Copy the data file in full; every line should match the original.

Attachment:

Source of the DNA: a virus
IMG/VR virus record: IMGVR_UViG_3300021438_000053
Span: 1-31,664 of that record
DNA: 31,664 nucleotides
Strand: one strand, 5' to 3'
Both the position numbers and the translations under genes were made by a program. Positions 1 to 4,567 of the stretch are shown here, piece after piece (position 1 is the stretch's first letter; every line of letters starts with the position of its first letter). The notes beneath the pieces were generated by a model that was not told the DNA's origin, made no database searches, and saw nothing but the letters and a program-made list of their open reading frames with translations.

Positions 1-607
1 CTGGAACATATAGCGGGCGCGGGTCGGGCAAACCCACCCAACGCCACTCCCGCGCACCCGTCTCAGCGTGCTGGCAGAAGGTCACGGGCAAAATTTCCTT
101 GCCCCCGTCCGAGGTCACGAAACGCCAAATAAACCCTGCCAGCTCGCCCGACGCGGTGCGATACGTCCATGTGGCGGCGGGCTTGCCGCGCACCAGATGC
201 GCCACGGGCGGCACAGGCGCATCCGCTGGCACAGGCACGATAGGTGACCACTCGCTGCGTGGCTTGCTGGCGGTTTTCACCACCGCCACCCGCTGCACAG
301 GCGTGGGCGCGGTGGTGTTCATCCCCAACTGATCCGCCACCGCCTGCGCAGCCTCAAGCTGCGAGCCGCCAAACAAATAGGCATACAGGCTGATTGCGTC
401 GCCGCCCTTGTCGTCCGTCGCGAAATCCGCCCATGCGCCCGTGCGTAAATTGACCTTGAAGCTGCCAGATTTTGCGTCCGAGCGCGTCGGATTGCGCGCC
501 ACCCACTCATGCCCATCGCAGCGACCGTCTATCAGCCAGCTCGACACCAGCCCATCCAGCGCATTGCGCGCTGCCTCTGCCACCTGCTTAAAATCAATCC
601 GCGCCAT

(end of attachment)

Source of the DNA: a virus
IMG/VR virus record: IMGVR_UViG_3300021438_000053
Span: 1-31,664 of that record
DNA: 31,664 nucleotides
Strand: one strand, 5' to 3'
Both the position numbers and the translations under genes were made by a program. Positions 1 to 4,567 of the stretch are shown here, piece after piece (position 1 is the stretch's first letter; every line of letters starts with the position of its first letter). The notes beneath the pieces were generated by a model that was not told the DNA's origin, made no database searches, and saw nothing but the letters and a program-made list of their open reading frames with translations.

Positions 1-607
1 CTGGAACATATAGCGGGCGCGGGTCGGGCAAACCCACCCAACGCCACTCCCGCGCACCCGTCTCAGCGTGCTGGCAGAAGGTCACGGGCAAAATTTCCTT
101 GCCCCCGTCCGAGGTCACGAAACGCCAAATAAACCCTGCCAGCTCGCCCGACGCGGTGCGATACGTCCATGTGGCGGCGGGCTTGCCGCGCACCAGATGC
201 GCCACGGGCGGCACAGGCGCATCCGCTGGCACAGGCACGATAGGTGACCACTCGCTGCGTGGCTTGCTGGCGGTTTTCACCACCGCCACCCGCTGCACAG
301 GCGTGGGCGCGGTGGTGTTCATCCCCAACTGATCCGCCACCGCCTGCGCAGCCTCAAGCTGCGAGCCGCCAAACAAATAGGCATACAGGCTGATTGCGTC
401 GCCGCCCTTGTCGTCCGTCGCGAAATCCGCCCATGCGCCCGTGCGTAAATTGACCTTGAAGCTGCCAGATTTTGCGTCCGAGCGCGTCGGATTGCGCGCC
501 ACCCACTCATGCCCATCGCAGCGACCGTCTATCAGCCAGCTCGACACCAGCCCATCCAGCGCATTGCGCGCTGCCTCTGCCACCTGCTTAAAATCAATCC
601 GCGCCAT